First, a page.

TORONTO (Reuters) - The Bank of Canada is leaving the door open to further interest rate hikes in early 2018, making it clear that a number of uncertainties that could derail the economy, such as NAFTA renegotiation, are a reason for caution but not inaction.
Investors worry that terminating the North American Free Trade Agreement (NAFTA) could hurt Canada’s economy and pressure its currency and a survey released on Friday by the nation’s export credit agency underscored those concerns.
Canada sends 75 percent of all goods exports to the United States and could be badly hit if Washington walks away from NAFTA, which Trump has blamed for American job losses and big trade deficits for his country.
The survey showed around 6 percent of Canadian firms could move part of their operations to the U.S. as a way to cushion the potential blow.
But waiting for uncertainties, such as NAFTA renegotiation, to clear before raising rates again could add to imbalances in Canada’s economy, which has been boosted this year by a once red-hot housing market and the growing indebtedness of Canadians.
“If you’re going to go home from work and there’s a snow storm that afternoon, you may drive more cautiously ... That doesn’t, I don’t think, translate into sitting in your car in the parking garage until the next day and going back to work,” said Bank of Canada Governor Stephen Poloz in a press conference after a speech on Thursday.
Chances of a rate hike in January have increased to 36 percent from 30 percent before Poloz’s speech, the overnight index swaps market indicated.
The loonie, as the Canadian currency is called, rallied as much as 1.1 percent after the speech but has since given up those gains.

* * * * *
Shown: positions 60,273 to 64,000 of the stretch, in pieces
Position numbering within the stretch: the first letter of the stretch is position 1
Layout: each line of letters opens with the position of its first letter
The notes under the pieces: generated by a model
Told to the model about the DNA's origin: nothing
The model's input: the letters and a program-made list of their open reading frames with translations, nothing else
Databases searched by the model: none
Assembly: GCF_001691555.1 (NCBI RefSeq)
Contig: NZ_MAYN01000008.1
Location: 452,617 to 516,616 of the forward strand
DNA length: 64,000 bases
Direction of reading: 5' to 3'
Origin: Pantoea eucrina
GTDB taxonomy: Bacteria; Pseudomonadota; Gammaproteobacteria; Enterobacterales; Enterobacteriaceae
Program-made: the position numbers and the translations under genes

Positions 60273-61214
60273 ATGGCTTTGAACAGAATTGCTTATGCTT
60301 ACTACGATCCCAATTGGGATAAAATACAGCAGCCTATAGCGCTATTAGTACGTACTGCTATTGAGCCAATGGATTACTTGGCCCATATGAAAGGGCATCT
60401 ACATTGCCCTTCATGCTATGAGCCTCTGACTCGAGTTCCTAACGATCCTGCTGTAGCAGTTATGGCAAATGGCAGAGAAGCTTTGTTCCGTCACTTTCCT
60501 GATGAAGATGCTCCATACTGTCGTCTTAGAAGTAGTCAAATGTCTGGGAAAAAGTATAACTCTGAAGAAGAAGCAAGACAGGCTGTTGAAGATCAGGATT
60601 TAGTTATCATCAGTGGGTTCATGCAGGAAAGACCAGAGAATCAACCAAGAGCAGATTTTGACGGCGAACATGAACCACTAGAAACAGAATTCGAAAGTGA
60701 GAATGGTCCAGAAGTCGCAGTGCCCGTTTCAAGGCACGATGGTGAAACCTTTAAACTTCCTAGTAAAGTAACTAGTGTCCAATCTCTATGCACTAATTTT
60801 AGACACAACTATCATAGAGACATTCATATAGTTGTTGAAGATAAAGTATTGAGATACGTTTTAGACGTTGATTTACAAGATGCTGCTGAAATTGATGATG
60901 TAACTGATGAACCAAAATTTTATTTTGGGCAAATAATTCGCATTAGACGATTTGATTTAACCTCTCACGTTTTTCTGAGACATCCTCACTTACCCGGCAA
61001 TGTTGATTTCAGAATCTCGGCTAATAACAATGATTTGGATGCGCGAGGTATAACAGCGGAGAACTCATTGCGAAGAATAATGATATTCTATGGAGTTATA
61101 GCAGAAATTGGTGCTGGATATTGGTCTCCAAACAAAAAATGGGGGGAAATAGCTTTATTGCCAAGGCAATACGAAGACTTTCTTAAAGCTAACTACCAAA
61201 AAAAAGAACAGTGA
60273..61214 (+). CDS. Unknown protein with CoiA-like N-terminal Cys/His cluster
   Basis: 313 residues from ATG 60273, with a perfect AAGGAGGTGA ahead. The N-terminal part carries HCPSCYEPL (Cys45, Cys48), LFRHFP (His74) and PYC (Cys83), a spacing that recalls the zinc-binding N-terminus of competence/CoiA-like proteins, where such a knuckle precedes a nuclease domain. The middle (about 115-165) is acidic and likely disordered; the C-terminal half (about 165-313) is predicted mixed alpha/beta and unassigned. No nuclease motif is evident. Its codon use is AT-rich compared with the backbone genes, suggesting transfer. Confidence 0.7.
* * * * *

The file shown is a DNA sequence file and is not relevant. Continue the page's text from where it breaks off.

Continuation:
Other uncertainties that concern the Bank of Canada include tighter mortgage rules that come into effect in January, and how the economy will respond to the two rate hikes earlier this year, which took the benchmark interest rate to 1 percent.
The central bank estimates Canada’s economy is operating close to potential.
“Monetary policy is way too loose given where we are in the economic cycle,” said Krishen Rangasamy, senior economist at National Bank Financial. “Instead of focusing on what may or may not happen with NAFTA, they should focus on what is happening, which is debt accumulation and household imbalances getting worse.”
Canadian household debt as a share of income reached a record high of 171.1 percent in the third quarter, data showed on Thursday.
It suggests “recent rate hikes have done little to cool household credit demand,” Robert Both, macro strategist at TD Securities, said in a research note.
He also questions whether there is slack left in the labor market. Perceived labor market slack is one of the reasons why the central bank has held off from hiking further since September.
“Poloz clearly has some worries, but the bias is towards hiking, and it’s only a matter of time until it comes,” said Adam Button, currency analyst at ForexLive.
Reporting by Fergal Smith; Editing by Susan Thomas
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